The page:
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Hyperion Records

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Track(s) taken from LSO0744
Recording details: February 2013
Barbican, London, United Kingdom
Produced by Nicholas Parker
Engineered by Neil Hutchinson
Release date: November 2013
Total duration: 15 minutes 52 seconds

'In Speranza, with its tangible message of enduring hope, we truly find heart as well as brilliance' (BBC Music Magazine)

'Turnage’s orchestration is what colours this landscape. In 'Dóchas' he uses the oboe-like duduk, while the sombre, one-movement concerto moves to the light via the flugelhorn, trumpet and piccolo trumpet, insistent percussion representing both the heartbeat and the nervous jump' (The Independent)

'The sound is arguably the finest to have come from LSO Live in recent years, having a lustre and depth that highlight both Turnage’s orchestration and the LSO’s realization of it to best advantage' (International Record Review)

'The glittering virtuosity of [Hardenberger’s] playing says everything about the composer’s expertise in writing it, and conjures a musical idiom resembling a strange blend of Mahler and Miles Davis … in both works Daniel Harding’s conducting secures a fine response from the UK’s classiest and feistiest symphony orchestra, whose players latch onto the music’s menacing surges of sound with their trademark firepower' (

Concerto for trumpet and orchestra 'From the Wreckage'

Introduction  EnglishFrançaisDeutsch
In some ways Mark-Anthony Turnage’s Trumpet Concerto follows a trajectory similar to many works in the orchestral repertoire. The journey, via a process of inner struggle, from a state of darkness into one of light is, after all, one of the great emotional archetypes of musical form. But unlike, say, the great Fifth Symphonies of Beethoven, Tchaikovsky, and Nielsen, Turnage’s compact piece does not share the heroic statements of these earlier works. Its psychology relates to a much more modern frame of mind, one in which the crisis is less overcome than simply worked through, resulting in a state of mind in which the agony becomes tolerable.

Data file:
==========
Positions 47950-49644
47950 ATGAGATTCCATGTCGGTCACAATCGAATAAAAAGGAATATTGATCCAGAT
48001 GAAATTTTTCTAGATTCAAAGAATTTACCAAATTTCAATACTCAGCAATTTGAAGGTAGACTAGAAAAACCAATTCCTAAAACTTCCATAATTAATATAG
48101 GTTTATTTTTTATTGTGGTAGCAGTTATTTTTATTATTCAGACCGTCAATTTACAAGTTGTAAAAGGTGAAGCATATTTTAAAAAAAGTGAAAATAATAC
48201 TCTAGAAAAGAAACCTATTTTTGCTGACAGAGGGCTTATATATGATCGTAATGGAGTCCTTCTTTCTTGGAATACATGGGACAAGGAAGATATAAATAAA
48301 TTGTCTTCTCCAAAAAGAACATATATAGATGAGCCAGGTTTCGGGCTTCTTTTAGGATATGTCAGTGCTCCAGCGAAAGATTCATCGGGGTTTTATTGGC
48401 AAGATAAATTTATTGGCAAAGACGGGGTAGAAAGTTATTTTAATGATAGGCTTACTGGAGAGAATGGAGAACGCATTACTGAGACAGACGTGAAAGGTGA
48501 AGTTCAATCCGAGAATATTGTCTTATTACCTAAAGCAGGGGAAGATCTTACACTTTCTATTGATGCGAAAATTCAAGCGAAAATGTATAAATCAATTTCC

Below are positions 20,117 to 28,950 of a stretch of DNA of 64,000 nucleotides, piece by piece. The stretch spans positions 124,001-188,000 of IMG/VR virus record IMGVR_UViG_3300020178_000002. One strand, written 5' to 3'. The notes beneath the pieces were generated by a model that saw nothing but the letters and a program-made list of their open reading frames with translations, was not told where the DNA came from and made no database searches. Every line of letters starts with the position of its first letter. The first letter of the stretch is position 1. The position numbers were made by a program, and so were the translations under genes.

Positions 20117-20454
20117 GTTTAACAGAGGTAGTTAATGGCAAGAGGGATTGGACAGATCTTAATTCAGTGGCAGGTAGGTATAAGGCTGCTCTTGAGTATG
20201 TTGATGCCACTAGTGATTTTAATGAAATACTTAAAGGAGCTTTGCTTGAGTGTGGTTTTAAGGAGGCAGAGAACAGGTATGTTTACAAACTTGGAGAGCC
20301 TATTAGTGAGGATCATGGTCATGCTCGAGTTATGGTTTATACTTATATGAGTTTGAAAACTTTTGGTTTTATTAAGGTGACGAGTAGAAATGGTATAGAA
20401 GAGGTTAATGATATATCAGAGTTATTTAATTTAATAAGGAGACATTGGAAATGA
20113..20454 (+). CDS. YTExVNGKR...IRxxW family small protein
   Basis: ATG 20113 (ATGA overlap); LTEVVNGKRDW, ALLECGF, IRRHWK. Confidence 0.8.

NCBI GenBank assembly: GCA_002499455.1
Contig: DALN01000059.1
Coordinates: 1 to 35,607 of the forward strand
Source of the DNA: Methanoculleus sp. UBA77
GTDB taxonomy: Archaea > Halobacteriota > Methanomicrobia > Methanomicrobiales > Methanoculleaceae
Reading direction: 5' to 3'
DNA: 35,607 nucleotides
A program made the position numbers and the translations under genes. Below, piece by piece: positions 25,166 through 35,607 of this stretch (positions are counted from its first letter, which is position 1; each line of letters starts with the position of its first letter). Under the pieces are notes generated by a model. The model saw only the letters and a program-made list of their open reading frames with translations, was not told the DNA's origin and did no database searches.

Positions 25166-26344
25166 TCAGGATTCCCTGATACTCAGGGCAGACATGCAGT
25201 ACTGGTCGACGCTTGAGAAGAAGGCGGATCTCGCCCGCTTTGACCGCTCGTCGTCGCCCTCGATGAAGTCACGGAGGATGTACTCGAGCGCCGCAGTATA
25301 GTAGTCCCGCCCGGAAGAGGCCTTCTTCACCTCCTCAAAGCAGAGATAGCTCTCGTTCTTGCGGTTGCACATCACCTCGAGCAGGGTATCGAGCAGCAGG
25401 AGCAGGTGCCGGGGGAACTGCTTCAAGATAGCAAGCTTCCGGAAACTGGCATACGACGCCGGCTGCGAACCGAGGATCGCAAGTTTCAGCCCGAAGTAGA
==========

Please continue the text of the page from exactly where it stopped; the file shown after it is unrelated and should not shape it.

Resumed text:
The work is composed in a single movement, but a three-part division is perceptible in the changing atmosphere, itself further articulated by the soloist’s moving from the dark-toned flugelhorn to the standard trumpet and eventually, for the third part, to the piccolo trumpet. The opening suggests horror rather than tragedy. Subtle but uncanny screeches in the strings and unsettling flares from the percussion provide a background to the nervous, centre-less meandering of the soloist. The subsequent, jazz-inflected syncopations introduced during the first tutti, and the misty flow of the ensuing solo entry, seem initially to afford few comforts, but the sense of the trumpet exploring half-familiar territory eventually dispels the sense of underlying panic. True to form, there is no Beethovenian conquering-over-adversity at the end. Rather, the opening’s uncertainties are simply rendered less threatening and the piece seems less to end than simply to exhale, winding out on a shimmering chord and a last shake of the snare.

Originally written for this performance’s soloist, the Swedish trumpeter Håkan Hardenberger, From the Wreckage is remarkable for the way it captures such a wide spectrum of colour and expression from its solo instrument. Turnage’s affinity with the instrument stems partly from the pieces—such as Night Dances (1981) and the double trumpet concerto Dispelling the Fears (1994)—in which his love of jazz first penetrated and revolutionised his musical style. The piece also eschews the traditional concerto idea of making adversaries of soloist and orchestra, the latter acting more in the manner of an ancient Greek chorus by setting and colouring the scene and responding to the plight of the troubled protagonist.

from notes by Guy Dammann © 2012

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